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Introduction—Paul In The Sixteenth Century: Invitation And A Challenge

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Chapter Summary

The sixteenth century was a Pauline age. Of course, this statement fits nicely with all the other overarching and hugely synthetic statements about the sixteenth century, or the age of the Reformation, or the early modern period. Johann Staupitz, Desiderius Erasmus and John Calvin all took up Paul's doctrine and used it as a major factor in their own theological efforts. The centrality of Paul for the Western Christian tradition stands irrefutably. The number of times that Paul and Pauline texts are at the nexus of Christian revolutionary moments is legion. Modern historical critical New Testament scholarship frequently searches for the Paul in his historical context. Calvin was generally eager to demonstrate a continuity of theological belief that at times Melanchthon was at pains to avoid. Their relationship was multivalent, and streams of influence ran both ways between them.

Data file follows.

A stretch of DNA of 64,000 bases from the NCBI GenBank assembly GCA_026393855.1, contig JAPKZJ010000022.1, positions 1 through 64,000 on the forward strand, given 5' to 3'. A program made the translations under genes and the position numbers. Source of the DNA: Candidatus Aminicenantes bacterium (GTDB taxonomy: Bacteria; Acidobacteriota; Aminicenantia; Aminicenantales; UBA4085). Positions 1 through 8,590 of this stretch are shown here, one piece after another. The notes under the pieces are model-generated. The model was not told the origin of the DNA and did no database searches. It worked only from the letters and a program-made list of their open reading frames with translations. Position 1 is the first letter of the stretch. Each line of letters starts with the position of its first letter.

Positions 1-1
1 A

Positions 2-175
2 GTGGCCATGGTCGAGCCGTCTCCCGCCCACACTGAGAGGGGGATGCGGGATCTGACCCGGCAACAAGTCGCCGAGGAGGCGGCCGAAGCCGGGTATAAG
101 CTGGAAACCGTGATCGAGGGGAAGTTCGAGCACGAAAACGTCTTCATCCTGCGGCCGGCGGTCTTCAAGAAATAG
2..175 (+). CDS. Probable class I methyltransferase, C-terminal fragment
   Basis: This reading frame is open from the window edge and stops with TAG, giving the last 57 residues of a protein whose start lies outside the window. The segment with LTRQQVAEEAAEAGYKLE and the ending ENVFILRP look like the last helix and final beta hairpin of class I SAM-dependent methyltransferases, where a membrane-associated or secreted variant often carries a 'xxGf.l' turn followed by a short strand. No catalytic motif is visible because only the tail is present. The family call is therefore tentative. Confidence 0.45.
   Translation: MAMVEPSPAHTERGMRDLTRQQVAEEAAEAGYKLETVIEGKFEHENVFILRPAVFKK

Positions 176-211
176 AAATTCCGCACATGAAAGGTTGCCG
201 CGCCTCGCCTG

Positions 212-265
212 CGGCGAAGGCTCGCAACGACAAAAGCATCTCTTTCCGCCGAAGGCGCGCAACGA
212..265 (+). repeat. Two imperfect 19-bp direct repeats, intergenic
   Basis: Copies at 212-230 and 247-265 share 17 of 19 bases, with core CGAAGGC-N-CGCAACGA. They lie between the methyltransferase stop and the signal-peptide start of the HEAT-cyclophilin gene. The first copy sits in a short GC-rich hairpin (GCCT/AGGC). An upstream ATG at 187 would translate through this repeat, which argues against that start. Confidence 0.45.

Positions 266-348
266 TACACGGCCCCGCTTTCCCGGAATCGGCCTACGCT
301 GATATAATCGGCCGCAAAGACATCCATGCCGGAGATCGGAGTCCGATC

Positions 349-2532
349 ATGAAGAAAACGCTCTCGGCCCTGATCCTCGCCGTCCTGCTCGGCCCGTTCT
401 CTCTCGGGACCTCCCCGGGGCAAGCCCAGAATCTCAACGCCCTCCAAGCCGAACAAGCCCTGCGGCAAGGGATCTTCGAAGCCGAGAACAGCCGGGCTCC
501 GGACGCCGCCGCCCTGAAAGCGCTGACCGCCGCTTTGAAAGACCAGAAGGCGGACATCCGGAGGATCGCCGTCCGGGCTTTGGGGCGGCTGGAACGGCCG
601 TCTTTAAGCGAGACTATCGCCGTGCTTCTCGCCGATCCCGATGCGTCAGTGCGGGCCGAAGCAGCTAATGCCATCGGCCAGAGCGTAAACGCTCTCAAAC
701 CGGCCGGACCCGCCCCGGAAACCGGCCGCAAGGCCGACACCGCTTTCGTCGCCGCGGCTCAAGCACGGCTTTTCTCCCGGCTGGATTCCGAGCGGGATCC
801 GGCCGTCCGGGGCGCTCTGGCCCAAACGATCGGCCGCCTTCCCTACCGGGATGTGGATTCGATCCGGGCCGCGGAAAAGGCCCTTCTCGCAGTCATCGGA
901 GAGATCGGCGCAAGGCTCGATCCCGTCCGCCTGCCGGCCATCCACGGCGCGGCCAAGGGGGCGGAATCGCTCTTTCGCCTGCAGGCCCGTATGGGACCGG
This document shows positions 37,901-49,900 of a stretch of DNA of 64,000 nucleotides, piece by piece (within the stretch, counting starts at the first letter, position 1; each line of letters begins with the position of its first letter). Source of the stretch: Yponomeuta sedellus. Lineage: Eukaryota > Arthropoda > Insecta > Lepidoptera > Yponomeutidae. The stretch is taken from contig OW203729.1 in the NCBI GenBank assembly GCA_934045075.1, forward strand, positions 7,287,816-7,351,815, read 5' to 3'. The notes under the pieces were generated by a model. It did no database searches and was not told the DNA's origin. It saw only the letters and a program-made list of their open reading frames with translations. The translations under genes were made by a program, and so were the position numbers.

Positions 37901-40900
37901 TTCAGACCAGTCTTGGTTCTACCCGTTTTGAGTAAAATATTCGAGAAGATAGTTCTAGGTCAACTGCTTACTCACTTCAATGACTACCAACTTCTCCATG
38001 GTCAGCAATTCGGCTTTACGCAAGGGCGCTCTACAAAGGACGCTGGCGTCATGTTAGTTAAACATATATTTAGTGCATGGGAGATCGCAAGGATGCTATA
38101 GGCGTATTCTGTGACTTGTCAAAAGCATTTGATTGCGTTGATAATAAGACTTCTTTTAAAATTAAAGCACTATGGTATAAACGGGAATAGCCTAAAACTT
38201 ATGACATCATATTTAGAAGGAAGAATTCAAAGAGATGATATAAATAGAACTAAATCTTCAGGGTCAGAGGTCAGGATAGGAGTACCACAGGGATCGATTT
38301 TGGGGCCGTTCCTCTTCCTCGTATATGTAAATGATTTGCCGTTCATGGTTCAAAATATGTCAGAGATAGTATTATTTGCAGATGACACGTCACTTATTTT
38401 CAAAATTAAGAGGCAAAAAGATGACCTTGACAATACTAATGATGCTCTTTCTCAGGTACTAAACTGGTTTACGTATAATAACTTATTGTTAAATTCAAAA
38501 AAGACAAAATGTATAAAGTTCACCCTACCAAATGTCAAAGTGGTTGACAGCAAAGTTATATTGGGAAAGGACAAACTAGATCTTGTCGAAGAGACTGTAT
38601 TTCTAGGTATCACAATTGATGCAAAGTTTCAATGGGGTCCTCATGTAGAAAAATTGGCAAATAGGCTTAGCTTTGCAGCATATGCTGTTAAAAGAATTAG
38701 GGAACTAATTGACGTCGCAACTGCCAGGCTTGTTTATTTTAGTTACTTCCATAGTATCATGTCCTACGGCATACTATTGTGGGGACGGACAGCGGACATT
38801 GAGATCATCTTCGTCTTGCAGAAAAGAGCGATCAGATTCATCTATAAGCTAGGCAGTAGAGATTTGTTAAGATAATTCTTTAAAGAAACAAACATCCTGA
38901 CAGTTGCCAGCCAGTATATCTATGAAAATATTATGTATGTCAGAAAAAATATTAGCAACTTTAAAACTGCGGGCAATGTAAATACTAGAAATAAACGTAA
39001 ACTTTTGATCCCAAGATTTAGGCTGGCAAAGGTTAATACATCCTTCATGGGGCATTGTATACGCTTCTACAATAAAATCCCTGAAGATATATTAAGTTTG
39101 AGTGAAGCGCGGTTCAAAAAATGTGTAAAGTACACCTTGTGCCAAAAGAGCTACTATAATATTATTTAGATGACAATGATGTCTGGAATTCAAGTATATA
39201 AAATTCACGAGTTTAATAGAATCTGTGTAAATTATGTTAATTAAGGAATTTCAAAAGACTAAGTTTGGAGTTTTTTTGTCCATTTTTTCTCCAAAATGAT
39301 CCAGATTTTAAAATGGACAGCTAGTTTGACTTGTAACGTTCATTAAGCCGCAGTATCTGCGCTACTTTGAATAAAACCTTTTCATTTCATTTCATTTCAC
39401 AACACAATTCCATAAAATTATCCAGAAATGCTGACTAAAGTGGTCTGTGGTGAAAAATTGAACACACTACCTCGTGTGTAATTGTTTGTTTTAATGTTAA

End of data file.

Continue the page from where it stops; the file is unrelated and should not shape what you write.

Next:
Keywords: Desiderius Erasmus; Johann Staupitz; John Calvin; New Testament; Paul; Western Christian



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